June 23, 2024

Data Storage 2024 Q&A

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Data Storage Question and Answer


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Q.8 Explain what can RAW sockets do and system calls used for creation.hiw raw socket handling packets during I/O operations

Answer.

RAW sockets allow for direct access to network communication at the protocol level. They bypass the normal TCP/IP stack and provide the ability to craft and interpret packets at a low level. This means you can create custom protocols, implement network utilities like traceroute or ping, or perform network analysis tasks.

System calls used for creation and handling of RAW sockets typically include:

socket(): Used to create a RAW socket. The socket type SOCK_RAW is specified to indicate that it’s a RAW socket.
bind(): Optionally used to bind the RAW socket to a specific network interface.
sendto() and recvfrom(): Used for sending and receiving packets respectively. These system calls allow you to specify the destination and source addresses of the packet.
setsockopt(): Used to set options for the socket, such as specifying the protocol (e.g., IPPROTO_TCP, IPPROTO_UDP).

When handling packets during I/O operations:

Receiving Packets: When a packet is received, it’s typically read from the network interface into a buffer in the kernel space. The application can then use the recvfrom() system call to retrieve the packet from the buffer.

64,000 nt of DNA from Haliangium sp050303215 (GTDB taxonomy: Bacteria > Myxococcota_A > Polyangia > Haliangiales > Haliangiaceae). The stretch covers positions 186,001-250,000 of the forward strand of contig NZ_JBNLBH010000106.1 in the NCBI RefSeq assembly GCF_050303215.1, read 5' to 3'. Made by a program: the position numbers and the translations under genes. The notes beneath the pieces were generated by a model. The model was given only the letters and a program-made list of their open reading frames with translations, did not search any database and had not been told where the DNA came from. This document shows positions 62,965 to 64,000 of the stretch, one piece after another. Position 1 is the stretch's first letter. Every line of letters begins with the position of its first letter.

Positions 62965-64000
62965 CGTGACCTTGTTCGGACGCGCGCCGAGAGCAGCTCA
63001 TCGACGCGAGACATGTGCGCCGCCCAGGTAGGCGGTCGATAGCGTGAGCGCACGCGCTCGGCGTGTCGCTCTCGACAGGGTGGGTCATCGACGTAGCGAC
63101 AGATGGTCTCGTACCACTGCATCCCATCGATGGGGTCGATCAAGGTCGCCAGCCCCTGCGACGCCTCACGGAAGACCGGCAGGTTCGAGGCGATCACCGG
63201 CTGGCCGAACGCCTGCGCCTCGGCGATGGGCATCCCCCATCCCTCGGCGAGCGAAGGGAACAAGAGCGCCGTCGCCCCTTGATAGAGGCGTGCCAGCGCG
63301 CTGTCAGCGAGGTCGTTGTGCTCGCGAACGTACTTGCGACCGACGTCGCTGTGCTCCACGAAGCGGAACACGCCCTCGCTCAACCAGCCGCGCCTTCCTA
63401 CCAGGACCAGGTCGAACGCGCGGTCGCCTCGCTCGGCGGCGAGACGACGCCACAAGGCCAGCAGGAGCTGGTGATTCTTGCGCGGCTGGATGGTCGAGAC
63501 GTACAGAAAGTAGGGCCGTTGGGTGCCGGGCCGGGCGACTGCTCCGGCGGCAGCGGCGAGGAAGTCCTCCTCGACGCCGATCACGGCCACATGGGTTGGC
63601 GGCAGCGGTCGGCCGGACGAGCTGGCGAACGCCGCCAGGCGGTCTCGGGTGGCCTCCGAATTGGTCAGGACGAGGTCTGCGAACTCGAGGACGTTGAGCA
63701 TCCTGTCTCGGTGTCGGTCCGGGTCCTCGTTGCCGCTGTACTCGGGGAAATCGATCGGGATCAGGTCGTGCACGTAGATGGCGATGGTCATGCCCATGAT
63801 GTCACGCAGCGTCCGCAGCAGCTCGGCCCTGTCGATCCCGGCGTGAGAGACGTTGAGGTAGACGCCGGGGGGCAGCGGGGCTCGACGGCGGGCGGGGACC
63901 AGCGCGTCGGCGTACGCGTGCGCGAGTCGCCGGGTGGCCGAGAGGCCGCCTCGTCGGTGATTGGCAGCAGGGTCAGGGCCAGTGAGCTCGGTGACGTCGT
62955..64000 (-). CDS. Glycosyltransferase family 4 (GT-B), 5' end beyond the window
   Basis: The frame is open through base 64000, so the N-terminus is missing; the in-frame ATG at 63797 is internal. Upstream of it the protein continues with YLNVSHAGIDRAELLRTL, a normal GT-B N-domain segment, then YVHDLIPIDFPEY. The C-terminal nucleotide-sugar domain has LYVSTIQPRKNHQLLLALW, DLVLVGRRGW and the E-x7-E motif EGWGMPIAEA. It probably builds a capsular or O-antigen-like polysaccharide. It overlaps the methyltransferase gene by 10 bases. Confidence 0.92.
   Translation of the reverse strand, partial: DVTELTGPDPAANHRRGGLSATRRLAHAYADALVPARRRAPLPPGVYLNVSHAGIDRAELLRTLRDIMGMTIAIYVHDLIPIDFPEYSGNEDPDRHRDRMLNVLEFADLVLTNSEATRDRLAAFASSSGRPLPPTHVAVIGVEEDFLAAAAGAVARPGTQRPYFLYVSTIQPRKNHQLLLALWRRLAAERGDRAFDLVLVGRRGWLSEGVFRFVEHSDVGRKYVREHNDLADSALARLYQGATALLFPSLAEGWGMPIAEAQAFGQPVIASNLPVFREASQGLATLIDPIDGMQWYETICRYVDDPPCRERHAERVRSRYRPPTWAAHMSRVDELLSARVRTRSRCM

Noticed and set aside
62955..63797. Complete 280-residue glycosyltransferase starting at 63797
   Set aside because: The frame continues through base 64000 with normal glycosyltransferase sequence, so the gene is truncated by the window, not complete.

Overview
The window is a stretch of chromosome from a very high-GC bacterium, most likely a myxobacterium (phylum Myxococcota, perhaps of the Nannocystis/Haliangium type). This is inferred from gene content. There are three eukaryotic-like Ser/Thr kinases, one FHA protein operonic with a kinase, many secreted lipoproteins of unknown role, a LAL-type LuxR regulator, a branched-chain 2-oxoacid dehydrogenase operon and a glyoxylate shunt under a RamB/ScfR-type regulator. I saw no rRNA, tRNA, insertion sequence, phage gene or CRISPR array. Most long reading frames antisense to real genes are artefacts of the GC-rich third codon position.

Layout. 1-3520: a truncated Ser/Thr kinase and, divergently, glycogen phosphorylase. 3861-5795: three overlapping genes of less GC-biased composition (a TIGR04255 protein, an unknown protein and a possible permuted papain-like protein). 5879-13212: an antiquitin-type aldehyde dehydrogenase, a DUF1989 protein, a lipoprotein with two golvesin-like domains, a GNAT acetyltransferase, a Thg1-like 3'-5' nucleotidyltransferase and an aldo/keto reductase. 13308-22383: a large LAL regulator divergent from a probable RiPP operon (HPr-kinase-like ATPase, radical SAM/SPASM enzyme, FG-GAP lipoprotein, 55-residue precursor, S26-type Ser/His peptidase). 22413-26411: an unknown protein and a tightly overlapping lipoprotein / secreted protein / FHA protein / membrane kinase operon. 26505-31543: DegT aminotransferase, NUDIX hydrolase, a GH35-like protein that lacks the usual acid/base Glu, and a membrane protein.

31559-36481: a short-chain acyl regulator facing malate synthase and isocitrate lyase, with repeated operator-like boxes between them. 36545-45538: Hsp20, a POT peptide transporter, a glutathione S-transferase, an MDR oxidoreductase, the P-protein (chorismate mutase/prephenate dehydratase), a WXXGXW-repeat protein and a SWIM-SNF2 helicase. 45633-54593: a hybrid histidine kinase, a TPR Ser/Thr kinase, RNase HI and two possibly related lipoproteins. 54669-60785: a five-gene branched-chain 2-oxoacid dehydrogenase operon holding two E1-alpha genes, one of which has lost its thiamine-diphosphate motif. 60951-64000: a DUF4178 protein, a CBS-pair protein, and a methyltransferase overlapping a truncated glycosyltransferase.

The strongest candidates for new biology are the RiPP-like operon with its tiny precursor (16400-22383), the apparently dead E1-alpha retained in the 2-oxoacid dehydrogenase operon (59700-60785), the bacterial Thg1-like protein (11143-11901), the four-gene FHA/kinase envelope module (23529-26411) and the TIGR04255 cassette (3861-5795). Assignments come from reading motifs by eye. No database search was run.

Sending Packets: When an application wants to send a packet, it writes the packet data into a buffer in the kernel space. Then, the sendto() system call is used to send the packet out through the network interface.
Packet Filtering and Processing: Applications can filter and process packets as needed. For example, a packet capture tool might capture all incoming packets and analyze them for specific patterns or protocols.

Overall, RAW sockets provide a powerful mechanism for network programming, enabling developers to interact with the network at a very low level. However, they also require careful handling to avoid security vulnerabilities and system instability


Q.7) A Deadlock is a situation where two or more blocked because each is waiting on the other processes to complete some action. The two processes shown Process X 1. Open FIFO A for reading 2. Open FIFO B for writing blocks Process Y 1. Open FIFO B for reading 2. Open FIFO A for writing Explain the steps to resolve the deadlock between processes opening two FIFO’s.

Answer.

To resolve the deadlock between processes opening two FIFOs (named FIFO A and FIFO B), you can employ various strategies. One common approach is to ensure that processes always acquire resources (in this case, FIFOs) in a consistent order. Here are the steps to resolve the deadlock in this scenario: